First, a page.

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Special trees hold deep meaning, memories

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By Sylvia Brockner

Deep winter is rather a quiet time in the out of doors in this area. Black or near black seems to be the predominant color. Even the endless forest seems to be more black than green against the white of winter snow.

The bitter cold of early February brought a stark black-and-white panorama as cold and sterile as an operating room. However, color is present in small amounts, and the first warms days of March bring forth to welcome spring. The buds and bark of deciduous tree twigs are often quite brilliant and announce the coming of spring long before it finally arrives.

The bark on last summer’s growth is usually the most colorful. Look at the willows along Bear Creek. The old white willows, named for their white wood, have rough, furrowed bark as black as coal on their trunks, but the young twigs that grew last summer have lost their dull autumn tan and are turning yellow to brilliant golden orange.

Shrub willows along Bear Creek and other water courses vary from blueish gray to the brilliant red of coyote willow. As their sap flows upward in the stem, supplying nutrients to the swelling buds, willows become our first harbinger of spring.

The pussy willows usually flower in early April. Their yellow catkins seem to attract the mourning cloak butterflies, which are somberly dressed in black and pale yellow. They seem to match the pale colors of early spring and spring breezes scatter their yellow pollen on the snow.

Willows, cottonwoods and aspen are all members of the willow family and our most common deciduous trees. They all bear male and female flowers on separate trees. If you have a hand lens or a magnifying glass, see if you can find both kinds of flowers. The female flowers will bear dangling chains of fruit. The male flowers bear dangling catkins of yellow pollen that soon fall from the tree.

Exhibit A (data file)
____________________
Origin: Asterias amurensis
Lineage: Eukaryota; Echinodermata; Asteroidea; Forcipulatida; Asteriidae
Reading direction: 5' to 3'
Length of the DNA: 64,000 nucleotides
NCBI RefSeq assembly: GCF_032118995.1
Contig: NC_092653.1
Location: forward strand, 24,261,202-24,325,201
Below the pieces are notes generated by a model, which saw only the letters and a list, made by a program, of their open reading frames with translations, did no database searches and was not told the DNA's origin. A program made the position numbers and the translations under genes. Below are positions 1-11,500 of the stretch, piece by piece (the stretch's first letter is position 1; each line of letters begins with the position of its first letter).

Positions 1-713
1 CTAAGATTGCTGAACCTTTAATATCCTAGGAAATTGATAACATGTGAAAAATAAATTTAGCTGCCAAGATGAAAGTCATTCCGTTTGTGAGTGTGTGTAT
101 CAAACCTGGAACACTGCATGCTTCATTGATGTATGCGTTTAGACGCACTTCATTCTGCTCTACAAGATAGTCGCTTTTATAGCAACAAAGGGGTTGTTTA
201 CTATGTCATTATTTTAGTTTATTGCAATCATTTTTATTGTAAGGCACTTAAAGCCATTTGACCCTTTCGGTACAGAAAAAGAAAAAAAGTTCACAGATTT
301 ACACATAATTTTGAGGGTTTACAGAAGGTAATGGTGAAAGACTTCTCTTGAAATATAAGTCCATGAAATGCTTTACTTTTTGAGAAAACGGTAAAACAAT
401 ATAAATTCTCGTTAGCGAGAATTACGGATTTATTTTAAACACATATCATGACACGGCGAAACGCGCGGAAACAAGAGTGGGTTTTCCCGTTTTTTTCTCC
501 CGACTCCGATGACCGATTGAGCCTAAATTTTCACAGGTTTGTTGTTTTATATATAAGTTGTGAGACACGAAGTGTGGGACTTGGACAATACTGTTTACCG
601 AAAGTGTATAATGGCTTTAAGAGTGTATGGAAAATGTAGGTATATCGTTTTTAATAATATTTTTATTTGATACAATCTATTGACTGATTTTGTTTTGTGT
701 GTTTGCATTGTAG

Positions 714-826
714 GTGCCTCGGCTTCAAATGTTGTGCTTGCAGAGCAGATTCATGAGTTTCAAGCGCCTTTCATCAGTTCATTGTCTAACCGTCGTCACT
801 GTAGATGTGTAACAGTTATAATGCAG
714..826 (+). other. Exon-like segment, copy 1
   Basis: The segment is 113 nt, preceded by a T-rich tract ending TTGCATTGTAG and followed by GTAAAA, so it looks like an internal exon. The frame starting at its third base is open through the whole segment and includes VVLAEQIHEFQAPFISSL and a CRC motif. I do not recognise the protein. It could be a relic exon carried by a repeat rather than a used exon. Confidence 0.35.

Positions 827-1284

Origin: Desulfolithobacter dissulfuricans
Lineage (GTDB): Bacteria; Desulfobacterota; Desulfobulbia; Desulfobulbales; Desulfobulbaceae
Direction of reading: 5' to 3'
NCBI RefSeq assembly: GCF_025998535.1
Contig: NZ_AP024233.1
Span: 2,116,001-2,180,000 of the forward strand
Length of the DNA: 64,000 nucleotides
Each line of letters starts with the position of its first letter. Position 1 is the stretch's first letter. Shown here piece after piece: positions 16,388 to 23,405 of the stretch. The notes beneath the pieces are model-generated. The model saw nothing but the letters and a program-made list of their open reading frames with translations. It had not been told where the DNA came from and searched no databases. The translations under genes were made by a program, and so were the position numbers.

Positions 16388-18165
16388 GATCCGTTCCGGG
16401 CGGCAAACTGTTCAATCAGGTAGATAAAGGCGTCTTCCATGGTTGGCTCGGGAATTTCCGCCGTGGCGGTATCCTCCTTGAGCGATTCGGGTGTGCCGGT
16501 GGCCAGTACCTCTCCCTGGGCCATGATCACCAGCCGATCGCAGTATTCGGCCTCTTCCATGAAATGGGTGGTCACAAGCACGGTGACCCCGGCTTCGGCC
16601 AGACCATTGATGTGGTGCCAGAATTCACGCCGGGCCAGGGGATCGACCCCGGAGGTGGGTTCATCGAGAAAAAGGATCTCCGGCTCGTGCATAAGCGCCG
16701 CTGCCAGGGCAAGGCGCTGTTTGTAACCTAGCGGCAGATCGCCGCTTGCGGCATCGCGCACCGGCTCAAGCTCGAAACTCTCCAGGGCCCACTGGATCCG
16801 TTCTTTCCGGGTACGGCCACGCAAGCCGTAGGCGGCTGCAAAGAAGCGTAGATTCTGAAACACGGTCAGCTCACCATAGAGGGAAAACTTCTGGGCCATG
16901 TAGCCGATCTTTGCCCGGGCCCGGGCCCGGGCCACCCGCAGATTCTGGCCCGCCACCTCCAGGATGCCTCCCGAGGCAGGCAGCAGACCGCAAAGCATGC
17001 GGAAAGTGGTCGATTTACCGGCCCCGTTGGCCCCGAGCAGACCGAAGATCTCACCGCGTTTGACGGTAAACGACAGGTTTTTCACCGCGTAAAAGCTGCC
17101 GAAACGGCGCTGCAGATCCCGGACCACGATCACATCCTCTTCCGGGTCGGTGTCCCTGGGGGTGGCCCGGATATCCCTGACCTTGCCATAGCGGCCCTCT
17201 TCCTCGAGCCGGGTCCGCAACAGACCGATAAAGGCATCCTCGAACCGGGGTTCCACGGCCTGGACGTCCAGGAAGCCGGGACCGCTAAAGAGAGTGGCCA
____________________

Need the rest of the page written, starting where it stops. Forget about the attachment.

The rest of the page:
Our most common evergreen trees are blue spruce, Douglas fir, ponderosa and lodge pole pines, and Rocky Mountain juniper. There are a few others that grow in the mountains at other altitudes, but these are the most common here. Blue spruce and Douglas fir are both short-needled but are quite different in other aspects. Spruces are prickly sharp needled, and Douglas firs have more flexible, soft needles and more flexible swaying branches. Both of these trees may have the famous blue color.

Blue spruce and Douglas fir at this altitude prefer to grow on north-facing slopes or in deep shady ravines where they get a bit more water, while ponderosa pines will grow on open knolls and dry south-facing slopes.

These grand park-like stands of ponderosa pine are what make Evergreen such a pleasant place to live. The ponderosa pine is well named for it is a big, heavy, ponderous tree. It is the yellow pine of the lumber industry found throughout the West and produces more lumber than any other tree.

Unfortunately, it is very susceptible to pine beetle attacks, but some always seem to survive and we then have a more open forest. They survived the serious beetle outbreak of the 1970s, and I feel they will this time, although this may well be the critical year for removing infected trees.

I often wish we had a few more deciduous trees, especially oak and maple, to give us more variety in fall coloring. We do have oaks, but they are mostly gambel’s oak, which is a small tree usually called scrub oak, and Rocky Mountain maple, locally, is more of a large shrub than it is a tree.

Do you have a special tree? I have had several in my lifetime and everyone ought to. Most of mine were trees of my childhood, a place where we met, a place where we picnicked, a place where I read, a place where I  hid to watch birds and other animals. I suppose every child wishes he could have a tree near enough his bedroom window so that like Tom Sawyer, he could come and go without anyone knowing it. But that is probably not safe in today’s word.

My special tree today is just an especially large ponderosa near our house. I always stop to say hello to it when I go that way for it is old and dignified, and gives me thoughts of all if must have seen in its lifetime.

I don’t think there was any news in the bird world this week, but as I look up from my writing, two northern flickers flew into the feeder. One has visited off and on all winter but two is news. His mate must have just arrived and now he will start his loud calls and spring drumming to establish his territory and warn all others to keep out. The first spring migrant has returned. The next spring migrant to look for is the song sparrow. Look for him to be singing along Bear Creek or along the lake short by the first week in March.